‘Real Life’ in the UK

Chris Cantillo, 2018 Scholar

‘Real Life’ in the UK

In mid-September of 2018, I really thought the world was my oyster. All I could think about was a year to grow, explore, make new friends and, most importantly, escape the bubble I had lived in since the summer of 2014 –– one I only half-jokingly call a minimum-security prison.

I consider my background to be altogether boring and uninteresting, but I do feel the need to include it, if only for context. I’m currently an Ensign in the United States Navy, and I’m from a tropical paradise called Sarasota, Florida. I went to the US Naval Academy for my undergrad, where I studied Aerospace Engineering and spent four years on the Offshore Sailing Team. On May 25, 2018 (a date I will never forget), I happily graduated with orders to graduate school at Cambridge, to be followed by training as a Naval Aviator in Pensacola, Florida. For the days, weeks and even months following that day, I felt blessed beyond expression.

As many can attest, we ring-knocker types are not particularly known for our humility in the face of change. The resounding attitude is that whatever new thing gets thrown at us could not possibly be harder than living at the boat school for four years. Not that any individual thing at the Academy was particularly hard, but the combination of it all had an unavoidable way of grinding anyone and everyone down. Hence, I was a cocky young officer walking off a plane into a foreign country with too big a head, too big a wallet and absolutely no idea what real life is all about. 

That last note, regarding “real life”, is without a doubt the most important lesson that my time in the UK has taught me. David Foster Wallace, in his famous commencement speech “This is Water” at Kenyon College, talked about life lived in the “day-to-day trenches of adult existence” where a myriad of petty, unsexy and seemingly trivial challenges can make even existing in a city at rush hour an utter nightmare. He shared that perhaps the most important thing a college education can give someone is perspective: to look at the little, seemingly meaningless, everyday battles of life as beautiful, if not just bearable. The speech is a great read and is very powerful, especially given the context of Mr. Wallace’s eventual suicide.

To be completely honest, I had never experienced those small day-to-day battles. In many ways, my time at the Academy was a four-year-long adrenaline shot where stress, exhaustion, euphoria and a healthy bit of fear alternated as often as the class bell (which yes, we do actually still have). Sure there are plenty of seemingly stupid inconveniences on any given day but, thanks mostly to my four years on the sailing team, I had far too much work, responsibility and excitement to ever pay them much mind. For better or worse, most of my decisions had real impacts on other people. People got seriously injured, expensive assets were destroyed, and I did things I never dreamed of doing in my 20s all while I fought tooth and nail to make what I thought were the right decisions in situations which were quite frankly over my head. Many people will describe the Academy as sink or swim, and I personally tried so hard to keep my head above the water that I never had a chance to think about much else.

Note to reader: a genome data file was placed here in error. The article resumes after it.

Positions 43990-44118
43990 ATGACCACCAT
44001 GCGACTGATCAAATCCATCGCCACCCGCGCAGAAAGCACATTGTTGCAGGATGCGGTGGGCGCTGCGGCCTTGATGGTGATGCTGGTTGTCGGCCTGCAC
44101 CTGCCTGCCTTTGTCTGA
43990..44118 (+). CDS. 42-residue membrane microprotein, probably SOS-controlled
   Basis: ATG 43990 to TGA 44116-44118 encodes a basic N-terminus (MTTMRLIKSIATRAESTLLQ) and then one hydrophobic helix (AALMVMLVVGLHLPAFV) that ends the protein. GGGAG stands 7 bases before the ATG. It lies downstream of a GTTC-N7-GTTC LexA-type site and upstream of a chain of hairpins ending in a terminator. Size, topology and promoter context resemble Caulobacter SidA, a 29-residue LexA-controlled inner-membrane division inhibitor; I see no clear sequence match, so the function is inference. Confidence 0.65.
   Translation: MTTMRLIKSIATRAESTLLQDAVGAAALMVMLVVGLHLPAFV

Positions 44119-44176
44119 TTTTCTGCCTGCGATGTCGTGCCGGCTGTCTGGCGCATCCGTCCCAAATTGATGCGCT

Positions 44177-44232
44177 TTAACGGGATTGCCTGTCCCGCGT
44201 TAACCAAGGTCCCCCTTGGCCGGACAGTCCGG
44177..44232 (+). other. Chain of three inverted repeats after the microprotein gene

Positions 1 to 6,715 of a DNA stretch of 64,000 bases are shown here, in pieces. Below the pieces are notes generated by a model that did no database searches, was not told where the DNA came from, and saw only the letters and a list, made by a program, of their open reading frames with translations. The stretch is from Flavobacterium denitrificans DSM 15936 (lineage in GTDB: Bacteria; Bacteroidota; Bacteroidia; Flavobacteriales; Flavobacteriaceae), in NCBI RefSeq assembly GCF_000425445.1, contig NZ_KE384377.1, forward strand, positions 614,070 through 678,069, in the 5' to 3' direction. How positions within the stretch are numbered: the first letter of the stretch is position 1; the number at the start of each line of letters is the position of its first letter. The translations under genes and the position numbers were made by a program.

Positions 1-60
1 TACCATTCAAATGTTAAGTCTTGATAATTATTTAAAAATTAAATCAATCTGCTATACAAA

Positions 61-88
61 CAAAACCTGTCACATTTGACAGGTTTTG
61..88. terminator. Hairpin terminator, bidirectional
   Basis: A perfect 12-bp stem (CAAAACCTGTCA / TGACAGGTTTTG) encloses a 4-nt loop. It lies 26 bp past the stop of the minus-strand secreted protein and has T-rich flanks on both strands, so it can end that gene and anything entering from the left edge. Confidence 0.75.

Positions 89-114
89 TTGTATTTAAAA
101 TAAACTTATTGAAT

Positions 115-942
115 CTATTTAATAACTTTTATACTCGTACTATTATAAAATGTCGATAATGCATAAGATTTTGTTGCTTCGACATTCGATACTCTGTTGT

About two and a half minutes after I walked into my flat in Cambridge for the first time, I realized that such experiences are in no way part of “normal life”. At Cambridge, I have yet to be placed in a situation where any choice I made has had an effect on anyone else. Instead of 30 hours of mandatory events crammed into a 24-hour day, I have 20 hours of informal lecture spread over a full week. Where there used to be 20 things that needed done for every one volunteer, at Cambridge there are 20 well-meaning volunteers for every one thing that needs to be done. Where my best friends used to sleep 10 feet from me, my old ones are spread across the world and my new ones are spread across a new and foreign country. I spend as much time running errands and doing chores as I spend doing homework, and my reward is simply having a hot meal on the table. None of this makes my life particularly hard –– in fact, it is very much the opposite. It is just very, very different, and I still do not really have it figured out.

An old professor of mine once told me school is supposed to be about finding out who you are. The Navy has taught me many skills and given me many incredible opportunities, but being in the UK has given me the time to grapple with life’s important questions about happiness, love and my place in the world. Questions about how to fill a life far from my career with purpose, and how to reconcile my past and future with a lifestyle that I never previously and will not soon again experience. Figuring out how to do this has been hard, and I would be lying if I said my three months here have been purely enjoyable. I have, however, been lucky enough to meet people and see things that have transformed the harder moments into something worthwhile. People who have opened my eyes to how wonderful the world can be, and places that have made me realize just how far I am from the center of it.

In just nine short months, I will be on a plane heading back to the states to start my military service. I am beyond excited to begin my career, but I know that the feeling will be very bittersweet as the wheels leave the tarmac. While I will spend a great deal of my life far from the comforts of student life in Cambridge, I am incredibly grateful for this year to get to know myself and the world just a little bit better.

Relatable Content: “This is Water” by David Foster Wallace

 

BACK

Need to RSVP for an event, have questions about searching the Marshall Scholar database, or want to get more involved?
We would like to hear from you.